US House Approves National Housing Trust Fund
This article contains additional reporting by News Editor, Matthew Cardinale
(APN) ATLANTA — The US House approved legislation Wednesday, October 11, 2007, with broad bipartisan support that is considered a dramatic victory for the homeless and low-income populations of the United States. The Fund would be the largest expansion in federal housing programs in decades.
Lawmakers passed HR 2895 by a vote of 264-148, a bill that creates a National Affordable Housing Trust Fund for producing, preserving, and rehabilitating 1.5 million affordable homes in 10 years. The Fund would not pay for rental vouchers. The moneys in the Trust Fund would only be able to be used on affordable housing, similar to the way Social Security Trust Fund moneys are limited to Social Security.
All of Georgia’s Democratic delegates voted yea on the bill. All of Georgia’s Republican delegates voted nay.
The National Low-Income Housing Coalition and other organizations including the National Coalition for the Homeless have been lobbying for this bill since 2001. In previous years, the Republican-led majority would not allow the bill to come up for a vote although it has consistently gained many cosponsors.
“The National Affordable Housing Trust Fund addresses the affordable housing crisis as it affects every level of society. Right now, housing costs are outstripping wages for more households than ever before, and working is simply no longer a guarantee of being able to afford housing,” US Rep. Maxine Waters (D-CA), Chairwoman of the Financial Services Subcommittee on Housing and Community Opportunity, said in a press release obtained by Atlanta Progressive News.
“It has been seventeen years since the federal government last enacted a major affordable housing production program, and I am pleased that this legislation will tackle the full range of housing crises, providing relief to overburdened renters and homeowners while targeting funds where the need is greatest.”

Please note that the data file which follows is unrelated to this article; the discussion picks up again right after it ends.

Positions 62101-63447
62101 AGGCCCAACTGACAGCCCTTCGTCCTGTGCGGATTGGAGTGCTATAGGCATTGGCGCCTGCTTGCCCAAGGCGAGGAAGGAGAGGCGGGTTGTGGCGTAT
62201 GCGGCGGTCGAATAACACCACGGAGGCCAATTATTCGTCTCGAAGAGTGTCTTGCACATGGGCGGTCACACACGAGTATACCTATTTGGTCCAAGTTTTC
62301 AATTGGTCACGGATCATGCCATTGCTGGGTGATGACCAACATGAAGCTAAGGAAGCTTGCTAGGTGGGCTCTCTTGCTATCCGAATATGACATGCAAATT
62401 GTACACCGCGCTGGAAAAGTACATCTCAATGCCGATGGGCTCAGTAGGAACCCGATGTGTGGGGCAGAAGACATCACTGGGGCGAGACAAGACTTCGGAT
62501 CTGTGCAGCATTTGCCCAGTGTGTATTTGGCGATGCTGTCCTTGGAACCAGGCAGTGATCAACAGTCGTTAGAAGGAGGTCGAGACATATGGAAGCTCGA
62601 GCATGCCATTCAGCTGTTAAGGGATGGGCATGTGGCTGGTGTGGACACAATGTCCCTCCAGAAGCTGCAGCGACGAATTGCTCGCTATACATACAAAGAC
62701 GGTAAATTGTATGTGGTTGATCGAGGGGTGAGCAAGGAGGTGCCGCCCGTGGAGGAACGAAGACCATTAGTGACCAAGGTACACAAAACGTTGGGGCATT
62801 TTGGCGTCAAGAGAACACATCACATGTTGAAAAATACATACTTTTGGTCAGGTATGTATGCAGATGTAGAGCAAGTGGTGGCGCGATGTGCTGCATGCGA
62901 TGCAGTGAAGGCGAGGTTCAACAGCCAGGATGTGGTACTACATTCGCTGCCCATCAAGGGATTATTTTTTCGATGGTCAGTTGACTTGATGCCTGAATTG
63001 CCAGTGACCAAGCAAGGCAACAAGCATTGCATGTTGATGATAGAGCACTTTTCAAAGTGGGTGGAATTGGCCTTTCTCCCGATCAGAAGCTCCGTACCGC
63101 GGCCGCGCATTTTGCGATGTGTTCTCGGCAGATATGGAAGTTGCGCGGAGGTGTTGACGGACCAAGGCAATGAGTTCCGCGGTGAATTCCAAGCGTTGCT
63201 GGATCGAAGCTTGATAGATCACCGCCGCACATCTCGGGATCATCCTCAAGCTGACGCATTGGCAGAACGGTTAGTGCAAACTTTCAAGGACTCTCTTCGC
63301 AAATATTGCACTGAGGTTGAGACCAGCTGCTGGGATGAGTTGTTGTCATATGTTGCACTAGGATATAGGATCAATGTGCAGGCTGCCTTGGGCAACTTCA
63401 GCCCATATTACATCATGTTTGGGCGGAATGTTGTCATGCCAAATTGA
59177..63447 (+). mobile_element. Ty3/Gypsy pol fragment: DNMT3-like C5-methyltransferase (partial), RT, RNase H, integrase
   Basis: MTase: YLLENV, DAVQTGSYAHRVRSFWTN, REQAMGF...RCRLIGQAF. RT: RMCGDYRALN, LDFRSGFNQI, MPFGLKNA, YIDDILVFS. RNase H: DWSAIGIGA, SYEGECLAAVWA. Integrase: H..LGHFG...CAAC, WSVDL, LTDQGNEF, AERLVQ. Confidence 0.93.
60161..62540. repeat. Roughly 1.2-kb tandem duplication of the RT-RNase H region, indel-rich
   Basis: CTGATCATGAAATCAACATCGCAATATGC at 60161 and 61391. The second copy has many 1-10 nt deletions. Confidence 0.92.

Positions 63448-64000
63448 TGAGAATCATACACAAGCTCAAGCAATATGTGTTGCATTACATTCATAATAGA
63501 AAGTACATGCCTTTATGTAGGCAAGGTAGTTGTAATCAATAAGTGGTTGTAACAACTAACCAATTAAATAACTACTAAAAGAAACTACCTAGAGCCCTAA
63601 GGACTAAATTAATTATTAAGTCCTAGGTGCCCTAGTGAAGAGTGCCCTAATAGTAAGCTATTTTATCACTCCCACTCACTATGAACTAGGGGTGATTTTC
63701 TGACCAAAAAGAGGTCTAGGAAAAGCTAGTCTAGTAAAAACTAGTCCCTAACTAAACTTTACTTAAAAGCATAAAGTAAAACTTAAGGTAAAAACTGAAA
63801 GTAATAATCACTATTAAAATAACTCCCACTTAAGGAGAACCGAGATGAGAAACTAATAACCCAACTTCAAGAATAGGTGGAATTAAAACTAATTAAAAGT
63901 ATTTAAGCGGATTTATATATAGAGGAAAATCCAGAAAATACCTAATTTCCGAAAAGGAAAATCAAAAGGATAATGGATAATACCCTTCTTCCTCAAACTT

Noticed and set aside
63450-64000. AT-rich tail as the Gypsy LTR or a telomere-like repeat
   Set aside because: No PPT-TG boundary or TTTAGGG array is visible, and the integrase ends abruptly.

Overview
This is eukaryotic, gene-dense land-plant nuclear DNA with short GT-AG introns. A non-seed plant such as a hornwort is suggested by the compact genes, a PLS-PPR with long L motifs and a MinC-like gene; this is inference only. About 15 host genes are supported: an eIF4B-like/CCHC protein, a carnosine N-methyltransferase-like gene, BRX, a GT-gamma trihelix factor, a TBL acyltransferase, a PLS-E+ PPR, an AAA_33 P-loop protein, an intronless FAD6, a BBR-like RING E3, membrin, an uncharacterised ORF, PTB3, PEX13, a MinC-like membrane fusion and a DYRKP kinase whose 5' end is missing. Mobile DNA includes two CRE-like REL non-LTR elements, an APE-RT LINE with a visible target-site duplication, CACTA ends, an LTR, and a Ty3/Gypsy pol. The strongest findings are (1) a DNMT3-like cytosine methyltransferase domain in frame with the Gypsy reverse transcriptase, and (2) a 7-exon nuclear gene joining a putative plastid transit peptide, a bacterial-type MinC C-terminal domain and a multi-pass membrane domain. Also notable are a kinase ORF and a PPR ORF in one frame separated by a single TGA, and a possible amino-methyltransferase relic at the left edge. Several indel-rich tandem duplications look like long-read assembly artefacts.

“The growing shortage of affordable housing is one of the most serious social and economic problems facing our country. Given our severely constrained fiscal realities, we are today doing the best we can to address this — creating a low income housing trust fund that will be paid for in ways that do not draw from federal tax revenues,” said US Rep. Barney Frank (D-MA), Chairman of the House Committee on Financial Services.
The act will set aside 75 percent of its federal funding to provide for households considered to be extremely low income, meaning households earning less than 30 percent of the area’s median income.
Funding for the Trust Fund comes from government-sponsored enterprises Fannie Mae and Freddie Mac in addition to the expansion of the Federal Housing Administration’s home equity conversion mortgage product. The US House has already approved two funding sources for the Trust Fund separately this year.
HR 1427, the Federal Housing Reform Act of 2007, which passed May 22, 2007, included a provision for funding the Trust Fund from government-chartered enterprises Fannie Mae and Freddie Mac.
Fannie Mae and Freddie Mac would contribute 12 thousandths of 1 percent (1.2 basis points) of their total mortgage portfolio to the fund, a sum the White House said places an undue burden on those companies, even though the companies have not publicly expressed opposition to this requirement, according to The Washington Post newspaper.
HR 1852, the Expanding American Homeownership Act of 2007, which passed September 14, 2007, included a provision funding the Trust Fund from the Federal Housing Administration (FHA).
The Congressional Budget Office estimates that the Trust Fund has an estimated value of anywhere between $800 million and $1 billion annually.
The US Department of Housing and Urban Development (HUD) would make direct grants or allocate money to state or localities through formulas determined by the Secretary of HUD.
There are only 6.2 million homes renting at prices affordable to the 9 million extremely low-income renter households nationwide. There is not one congressional district that has enough affordable, available rental housing to accommodate this segment of America.
Advocates of the Trust Fund argue making HR 2895 law could go a long way to remedy this problem.
The US Senate is expected to consider a companion bill before the end of the year, Steve Berg of the National Alliance to End Homelessness, told Atlanta Progressive News.
“We have a lot of confidence the Senate will move on it soon and have a lot of support,” Berg said.
Even if the Senate passes the bill, it will have a tough time becoming law due to the White House’s veto threat.
“The [Bush] administration strongly opposes the establishment of an affordable housing trust fund financed by diverting Federal Housing Administration (FHA) receipts and housing-related Government Sponsored Enterprises (GSEs) revenues,” according to a statement from the Office of Management and Budget.
“Accordingly, if HR 2895 were presented to the president, his senior advisors would recommend that he veto the bill.”
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